Commitment to Racial Equity

Feast Down East, a 501 (c)3 non-profit organization founded in 2006 in Wilmington, North Carolina, strengthens farming communities in Southeastern North Carolina by providing resources, education, and distribution opportunities to small-scale, local farmers while also addressing equitable food access in communities with the greatest need.

In response to COVID-19, Feast Down East worked quickly and tactfully to support the needs of farmers and our vulnerable, at-risk community members. Many farmers faced losing an entire season of crops/produce when restaurants and universities closed in late March 2020 and livestock farmers struggled with processing delays. Covid also made safe grocery access for low income community members nearly impossible. These individuals already had very little access to fresh, healthy foods. The pandemic has disproportionately impacted minority and BIPOC communities, highlighting racial and class disparities in access to quality food, healthcare, and housing. These issues existed long before COVID.

As the pandemic surged in late spring, the nation witnessed the murders of black individuals such as Ahmaud Aubrey, George Floyd, and Breonna Taylor at the hands of police. Their deaths, and countless other Black Americans, combined with the unfolding pandemic and national emergency, brought the voices and righteous protest of Black Lives Matter and racial reckoning to all of America and the world-including justifiable movements and initiatives to encourage and uplift BIPOC farm workers.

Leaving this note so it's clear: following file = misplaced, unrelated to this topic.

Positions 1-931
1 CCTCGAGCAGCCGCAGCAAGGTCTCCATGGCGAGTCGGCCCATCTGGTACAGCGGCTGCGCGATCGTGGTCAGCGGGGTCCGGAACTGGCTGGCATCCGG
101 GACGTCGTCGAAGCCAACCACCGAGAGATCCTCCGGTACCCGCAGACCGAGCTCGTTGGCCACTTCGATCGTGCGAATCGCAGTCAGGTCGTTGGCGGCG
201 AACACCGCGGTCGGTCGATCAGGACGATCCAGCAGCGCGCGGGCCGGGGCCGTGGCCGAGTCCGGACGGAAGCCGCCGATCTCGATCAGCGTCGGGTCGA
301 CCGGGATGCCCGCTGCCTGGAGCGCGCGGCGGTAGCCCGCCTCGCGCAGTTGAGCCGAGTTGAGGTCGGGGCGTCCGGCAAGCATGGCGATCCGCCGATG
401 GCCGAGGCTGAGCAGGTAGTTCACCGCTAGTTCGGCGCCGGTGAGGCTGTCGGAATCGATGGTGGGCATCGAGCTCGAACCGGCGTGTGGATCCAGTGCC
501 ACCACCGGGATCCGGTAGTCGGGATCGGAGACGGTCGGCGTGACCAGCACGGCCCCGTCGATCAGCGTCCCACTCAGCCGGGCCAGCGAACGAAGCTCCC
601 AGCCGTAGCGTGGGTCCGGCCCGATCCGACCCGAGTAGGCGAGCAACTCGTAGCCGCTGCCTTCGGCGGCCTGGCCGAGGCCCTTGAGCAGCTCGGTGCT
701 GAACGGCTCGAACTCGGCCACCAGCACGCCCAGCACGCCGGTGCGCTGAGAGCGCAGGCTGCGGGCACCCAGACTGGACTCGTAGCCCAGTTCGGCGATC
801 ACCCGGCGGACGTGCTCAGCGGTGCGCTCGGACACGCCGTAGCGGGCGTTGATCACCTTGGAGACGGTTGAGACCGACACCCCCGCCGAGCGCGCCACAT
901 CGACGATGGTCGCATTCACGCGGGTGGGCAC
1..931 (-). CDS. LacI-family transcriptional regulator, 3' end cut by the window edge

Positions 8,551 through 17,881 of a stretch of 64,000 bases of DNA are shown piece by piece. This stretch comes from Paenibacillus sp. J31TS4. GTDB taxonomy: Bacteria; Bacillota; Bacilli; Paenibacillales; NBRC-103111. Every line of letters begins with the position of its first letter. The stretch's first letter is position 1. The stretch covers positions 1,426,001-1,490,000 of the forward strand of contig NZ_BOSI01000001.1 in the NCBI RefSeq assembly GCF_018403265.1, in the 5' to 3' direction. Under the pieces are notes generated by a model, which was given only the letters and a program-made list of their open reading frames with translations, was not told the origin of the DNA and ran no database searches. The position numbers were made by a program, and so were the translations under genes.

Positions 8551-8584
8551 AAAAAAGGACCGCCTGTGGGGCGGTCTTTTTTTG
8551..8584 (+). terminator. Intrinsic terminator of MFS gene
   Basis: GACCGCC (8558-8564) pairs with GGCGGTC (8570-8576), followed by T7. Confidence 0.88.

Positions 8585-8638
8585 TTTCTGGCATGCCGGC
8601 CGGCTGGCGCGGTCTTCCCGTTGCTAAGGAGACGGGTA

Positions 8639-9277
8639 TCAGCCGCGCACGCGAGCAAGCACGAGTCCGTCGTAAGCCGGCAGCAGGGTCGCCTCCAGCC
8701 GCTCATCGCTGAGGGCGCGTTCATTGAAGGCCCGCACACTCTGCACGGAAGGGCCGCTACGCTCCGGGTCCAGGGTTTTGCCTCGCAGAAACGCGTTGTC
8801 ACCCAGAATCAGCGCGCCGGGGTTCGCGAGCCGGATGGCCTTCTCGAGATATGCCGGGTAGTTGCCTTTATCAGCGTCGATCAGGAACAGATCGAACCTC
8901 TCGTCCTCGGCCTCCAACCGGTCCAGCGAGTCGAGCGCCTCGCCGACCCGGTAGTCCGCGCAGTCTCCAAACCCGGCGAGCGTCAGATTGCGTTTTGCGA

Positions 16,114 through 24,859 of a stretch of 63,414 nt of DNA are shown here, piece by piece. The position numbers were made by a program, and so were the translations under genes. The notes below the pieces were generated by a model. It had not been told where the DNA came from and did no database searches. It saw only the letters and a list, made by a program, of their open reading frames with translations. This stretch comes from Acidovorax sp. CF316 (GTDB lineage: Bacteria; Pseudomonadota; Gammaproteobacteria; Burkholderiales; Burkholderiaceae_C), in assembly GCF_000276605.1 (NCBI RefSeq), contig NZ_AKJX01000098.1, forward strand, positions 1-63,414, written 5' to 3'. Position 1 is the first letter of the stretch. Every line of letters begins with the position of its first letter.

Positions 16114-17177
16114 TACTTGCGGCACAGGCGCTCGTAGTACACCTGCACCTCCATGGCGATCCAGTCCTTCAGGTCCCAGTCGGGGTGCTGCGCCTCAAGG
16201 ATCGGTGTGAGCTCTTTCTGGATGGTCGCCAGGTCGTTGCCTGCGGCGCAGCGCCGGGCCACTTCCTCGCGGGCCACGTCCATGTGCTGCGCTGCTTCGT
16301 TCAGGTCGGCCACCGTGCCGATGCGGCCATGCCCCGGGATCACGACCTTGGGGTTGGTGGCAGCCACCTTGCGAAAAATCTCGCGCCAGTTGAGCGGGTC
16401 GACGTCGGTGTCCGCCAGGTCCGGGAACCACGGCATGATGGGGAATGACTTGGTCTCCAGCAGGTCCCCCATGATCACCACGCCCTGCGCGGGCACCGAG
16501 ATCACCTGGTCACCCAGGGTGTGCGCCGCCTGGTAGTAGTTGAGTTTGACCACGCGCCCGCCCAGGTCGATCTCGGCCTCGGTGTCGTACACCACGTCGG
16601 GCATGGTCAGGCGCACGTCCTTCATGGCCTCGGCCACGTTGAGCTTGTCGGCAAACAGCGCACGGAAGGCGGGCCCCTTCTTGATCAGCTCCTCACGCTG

When FDE was founded almost fifteen years ago, BIPOC farmers struggled to make a living in Southeastern North Carolina. They still struggle today. Many farmers of color have experienced the loss of family farmland due to the long history of systemic racism in our policies, the stealing of Indigineous land rights, and consolidated industrial economies that control agriculture in our region.

In the past, FDE’s support of BIPOC farmers and recognition of their voice and agency has been insufficient. We commit to repairing this fracture in FDE and to becoming essential leaders in the regional and national movement for racial justice and equity, particularly within sustainable agriculture, local food systems, and food access.

Like many non-profit organizations across America, FDE is closely examining its own racial bias, and will embrace anti-racism practices in the workplace. In a commitment to improve this, we will hire more BIPOC staff members and recruit BIPOC board members who better reflect the diversity of our community. FDE is committed to engaging and involving the leadership of BIPOC farmers and community leaders who grow the local, healthy food that feeds our community. It is crucial that FDE also supports the work of the next generation of young farmers who are crucial to our region in ensuring we have representative and accessible agricultural ownership, production, and distribution.

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